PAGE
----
Prostate-specific antigen test result interpretation when combined with risk factors for recommendation of biopsy: A survey of urologist's practice patterns Academic Article uri icon

abstract

  • Recent data have suggested historical cutoff levels for prostate cancer (PC) screening using a prostate-specific antigen (PSA) level ≤ 4 ng/ml may no longer be appropriate with cancer detected at lower levels, particularly in younger men. Our aim was to conduct a contemporary survey of urologist's practice patterns toward PC detection, specifically focusing on factors determining the decision to recommend ultrasound-guided biopsy (TRUS-BX).Three hundred and sixty active urologists from the Canadian Urological Association were requested to complete an online questionnaire focusing on scenarios of varying age, family history, ethnicity and PSA. Urologists indicated when to TRUS-BX.Of 360 urologists, 125 (35%) completed the questionnaire. Sixty-seven percent indicated men should be screened for PC aged 50-60 with 27% preferring 40-50 years. Seventy-seven percent would continue screening >75. Considering a 65-year-old man with no risk factors and a normal digital rectal exam 56% would offer TRUS-BX at PSA 4.5; 35% at 3.5 and 10% at 2.5 ng/ml. Considering a similar 45-year-old man, 94% would at PSA 4.5; 77% at 3.5 and 33% at 2.5 ng/ml. On multivariate analysis, offering TRUS-BX appears driven significantly (P < 0.0001) more by younger age and higher PSA (OR 4.3-20.6 and 4.4-34.9, respectively) rather than family history or ethnicity (OR 3.3 and 1.8, respectively).Age and PSA appear the driving factors in obtaining TRUS-BX. Also, a significant proportion of urologists would still not offer TRUS-BX at the traditional PSA cutoff of 4 ng/ml for men with no risk factors. Further studies are required to ascertain whether this relates to a lack of dissemination of studies into practice.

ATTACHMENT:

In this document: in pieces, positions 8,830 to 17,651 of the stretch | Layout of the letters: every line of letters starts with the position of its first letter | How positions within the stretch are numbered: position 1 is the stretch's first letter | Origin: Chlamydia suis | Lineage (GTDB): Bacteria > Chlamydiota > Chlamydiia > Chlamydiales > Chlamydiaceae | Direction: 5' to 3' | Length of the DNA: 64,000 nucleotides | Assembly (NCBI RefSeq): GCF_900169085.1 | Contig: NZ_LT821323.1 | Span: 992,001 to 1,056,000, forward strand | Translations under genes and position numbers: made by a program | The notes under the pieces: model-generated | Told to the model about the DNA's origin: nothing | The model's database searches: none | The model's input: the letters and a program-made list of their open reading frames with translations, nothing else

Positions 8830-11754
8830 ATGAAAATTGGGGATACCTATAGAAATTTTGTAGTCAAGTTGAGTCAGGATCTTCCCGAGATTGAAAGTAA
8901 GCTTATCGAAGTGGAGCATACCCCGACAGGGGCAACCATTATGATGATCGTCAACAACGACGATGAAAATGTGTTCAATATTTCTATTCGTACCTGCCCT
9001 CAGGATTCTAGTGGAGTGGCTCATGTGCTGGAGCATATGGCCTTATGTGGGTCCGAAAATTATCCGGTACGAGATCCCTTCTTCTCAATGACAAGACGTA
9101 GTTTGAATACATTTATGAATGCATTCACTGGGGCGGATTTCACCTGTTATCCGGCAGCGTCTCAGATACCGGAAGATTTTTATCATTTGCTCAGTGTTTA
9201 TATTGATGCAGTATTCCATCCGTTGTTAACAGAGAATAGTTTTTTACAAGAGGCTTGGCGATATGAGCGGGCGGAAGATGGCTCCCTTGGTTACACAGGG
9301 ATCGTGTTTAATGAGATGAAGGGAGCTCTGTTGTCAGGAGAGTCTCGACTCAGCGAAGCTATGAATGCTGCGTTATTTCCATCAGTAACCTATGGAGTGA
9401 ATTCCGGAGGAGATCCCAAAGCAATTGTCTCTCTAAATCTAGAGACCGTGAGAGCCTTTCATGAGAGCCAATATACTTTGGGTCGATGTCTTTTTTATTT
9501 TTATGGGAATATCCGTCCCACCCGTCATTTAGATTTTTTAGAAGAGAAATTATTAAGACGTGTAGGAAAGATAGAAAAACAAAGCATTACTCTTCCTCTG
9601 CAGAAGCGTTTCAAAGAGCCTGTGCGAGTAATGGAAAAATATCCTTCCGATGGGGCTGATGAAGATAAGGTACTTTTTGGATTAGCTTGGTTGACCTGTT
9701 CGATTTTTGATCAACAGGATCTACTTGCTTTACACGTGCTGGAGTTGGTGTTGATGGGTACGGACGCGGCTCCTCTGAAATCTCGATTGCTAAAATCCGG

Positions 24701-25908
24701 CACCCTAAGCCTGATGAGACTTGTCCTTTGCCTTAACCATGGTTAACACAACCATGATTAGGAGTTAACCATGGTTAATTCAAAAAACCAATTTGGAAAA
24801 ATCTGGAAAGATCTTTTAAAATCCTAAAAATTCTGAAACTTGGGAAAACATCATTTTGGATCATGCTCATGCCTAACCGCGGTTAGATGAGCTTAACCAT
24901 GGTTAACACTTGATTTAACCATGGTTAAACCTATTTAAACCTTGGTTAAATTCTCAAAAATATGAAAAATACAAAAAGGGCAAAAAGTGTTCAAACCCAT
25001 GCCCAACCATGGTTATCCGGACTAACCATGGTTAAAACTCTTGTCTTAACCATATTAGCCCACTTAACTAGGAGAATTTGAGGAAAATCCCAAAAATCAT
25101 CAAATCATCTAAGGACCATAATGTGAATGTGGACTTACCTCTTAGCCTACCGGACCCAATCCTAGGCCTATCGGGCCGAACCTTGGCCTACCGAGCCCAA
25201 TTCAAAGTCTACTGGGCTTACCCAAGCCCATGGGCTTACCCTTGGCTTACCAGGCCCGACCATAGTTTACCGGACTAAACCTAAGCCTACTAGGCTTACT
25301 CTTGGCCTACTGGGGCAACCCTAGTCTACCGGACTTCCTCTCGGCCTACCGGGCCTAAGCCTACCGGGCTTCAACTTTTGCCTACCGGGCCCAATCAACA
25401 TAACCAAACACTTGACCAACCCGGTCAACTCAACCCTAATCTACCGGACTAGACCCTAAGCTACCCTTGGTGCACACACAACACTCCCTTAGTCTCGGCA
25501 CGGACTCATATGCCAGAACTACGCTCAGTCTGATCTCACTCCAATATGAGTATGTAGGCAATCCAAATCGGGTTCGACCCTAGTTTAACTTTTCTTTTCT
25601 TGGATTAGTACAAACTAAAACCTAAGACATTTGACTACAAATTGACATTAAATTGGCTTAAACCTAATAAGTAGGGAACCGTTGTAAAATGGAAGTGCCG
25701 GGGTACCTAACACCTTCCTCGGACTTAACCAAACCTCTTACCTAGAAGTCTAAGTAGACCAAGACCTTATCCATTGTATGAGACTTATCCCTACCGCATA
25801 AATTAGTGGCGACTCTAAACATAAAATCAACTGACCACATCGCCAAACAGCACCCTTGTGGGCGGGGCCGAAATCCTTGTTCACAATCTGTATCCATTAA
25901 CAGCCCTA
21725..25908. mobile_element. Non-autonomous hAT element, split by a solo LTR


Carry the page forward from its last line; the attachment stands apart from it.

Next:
publication date

  • 2011